Interest rates are the “greatest risk” facing the stock market, according to a freshly minted survey of money managers. “The managers rate interest rates above geopolitical events, inflation worries and increasing energy costs as their major source of concern,” according to Frank Russell Company’s June 2005 Investment Manager Outlook. “But they believe higher rates will have a stronger impact on bonds, U.S. Treasuries and real-estate securities—on which they are uniformly bearish—than on stocks.”
This is a curious take on the risks that may or may not harass the bond market in the months and years ahead. But whatever you think of the Frank Russell survey, the bond market to date has little respect for the sentiments espoused in the polling report.
Indeed, the bond market wears its hubris on its collective sleeve these days. With the Federal Reserve scheduled to announce its latest thinking on the price of money (an FOMC interest rate announcement is due this afternoon, Washington time), the yield on the benchmark 10-year Treasury remains under 4%. To say “under 4%” is to reference a rate that’s rarely been that low in the past generation.
But with the Fed once again poised to raise Fed funds by 25 basis points, which would bring the rate to 3.25%, hubris on the part of the fixed-income set becomes that much more of a burden. It doesn’t help the bond bulls to learn that this morning’s latest weekly update on initial jobless claims supports the view that the economy isn’t quietly slipping toward recession any time soon.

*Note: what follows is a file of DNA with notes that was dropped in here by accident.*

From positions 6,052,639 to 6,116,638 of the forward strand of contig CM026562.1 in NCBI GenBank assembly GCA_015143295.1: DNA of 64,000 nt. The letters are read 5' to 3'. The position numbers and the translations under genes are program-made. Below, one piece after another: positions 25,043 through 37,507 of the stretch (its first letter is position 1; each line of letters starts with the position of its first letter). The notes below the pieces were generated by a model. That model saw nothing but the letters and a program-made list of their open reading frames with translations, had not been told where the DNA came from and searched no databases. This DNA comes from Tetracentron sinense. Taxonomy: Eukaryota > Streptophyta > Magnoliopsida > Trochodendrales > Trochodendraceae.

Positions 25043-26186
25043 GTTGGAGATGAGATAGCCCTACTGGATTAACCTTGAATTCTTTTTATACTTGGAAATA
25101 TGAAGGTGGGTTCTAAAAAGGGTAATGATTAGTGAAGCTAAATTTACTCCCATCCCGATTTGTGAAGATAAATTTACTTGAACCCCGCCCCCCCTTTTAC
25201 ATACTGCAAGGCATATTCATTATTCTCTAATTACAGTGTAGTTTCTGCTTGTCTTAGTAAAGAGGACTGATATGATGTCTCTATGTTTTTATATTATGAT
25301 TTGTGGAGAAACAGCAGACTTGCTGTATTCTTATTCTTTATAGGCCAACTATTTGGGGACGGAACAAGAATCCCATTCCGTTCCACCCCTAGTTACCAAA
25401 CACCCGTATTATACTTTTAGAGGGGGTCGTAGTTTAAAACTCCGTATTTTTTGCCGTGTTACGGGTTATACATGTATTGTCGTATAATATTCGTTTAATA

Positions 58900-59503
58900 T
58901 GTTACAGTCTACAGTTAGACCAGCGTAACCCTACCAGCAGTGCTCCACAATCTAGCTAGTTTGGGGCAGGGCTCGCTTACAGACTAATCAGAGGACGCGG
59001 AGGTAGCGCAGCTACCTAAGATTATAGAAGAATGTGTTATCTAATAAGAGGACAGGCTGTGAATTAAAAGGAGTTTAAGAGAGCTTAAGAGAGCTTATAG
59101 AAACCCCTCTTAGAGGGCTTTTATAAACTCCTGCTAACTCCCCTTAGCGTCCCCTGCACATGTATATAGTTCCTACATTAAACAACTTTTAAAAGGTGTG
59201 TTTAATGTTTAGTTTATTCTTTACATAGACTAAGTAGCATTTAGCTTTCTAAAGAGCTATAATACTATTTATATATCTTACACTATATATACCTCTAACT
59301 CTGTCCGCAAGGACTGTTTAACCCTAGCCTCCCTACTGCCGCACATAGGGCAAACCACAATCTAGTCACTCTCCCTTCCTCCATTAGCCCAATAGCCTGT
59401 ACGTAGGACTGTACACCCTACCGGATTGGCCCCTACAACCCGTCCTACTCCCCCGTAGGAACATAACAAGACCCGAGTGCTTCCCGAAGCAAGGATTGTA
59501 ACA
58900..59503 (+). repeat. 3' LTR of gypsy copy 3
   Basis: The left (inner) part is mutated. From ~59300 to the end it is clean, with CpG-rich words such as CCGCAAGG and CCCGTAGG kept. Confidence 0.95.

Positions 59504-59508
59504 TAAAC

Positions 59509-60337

Americans workers filing for first-time unemployment benefits dropped again last week to 310,000, the Labor Department reported. That’s the lowest since April 15. Although today’s release surprised economists, who collectively had expected a slightly higher number, the trend of falling jobless claims is par for the course, according to a four-week moving average of the statistic of late, courtesy of Briefing.com.
If the Fed raises rates again today, as many expect, the next hurdle for the bond market is weighing the odds of how long the game could roll on. For perspective, more than a few observers of the economic scene have recently been predicting that the current trend of interest rate hikes has come to an end. But as the economic data rolling in continues to suggest continued strength, tightening the monetary strings may still have some momentum yet.
Indeed, at least one dismal scientist today is warning that the momentum could extend into 2006. “We expect the Fed to continue to raise interest rates steadily into next year to contain inflation,” Richard DeKaser, chief economist at National City Corp. in Cleveland, tells BusinessWeek.
In search of clues to suggest otherwise is job one for the fixed income set. For the moment, the challenge is proving a bit tougher than it was earlier this week. Even the oil market’s not giving aid and cover to the bond bulls at the moment: a barrel of oil changed hands briefly this morning in early trading for less than $57, the lowest since mid-June, and down sharply from the $60-plus posted just a few days earlier.
Oil, goes the thinking, can derail economic growth if its price is high enough. Fifty dollars a barrel didn’t do it, and it’s unclear if the recent high of $60 can deliver sufficient drag. No doubt that many leveraged bond bulls are praying for $70 a barrel, and a Fed that’s willing to sit on its hands after a year of rate hikes.
Hope springs eternal, nowhere more so than in the trading pits of the world’s fixed-income palaces.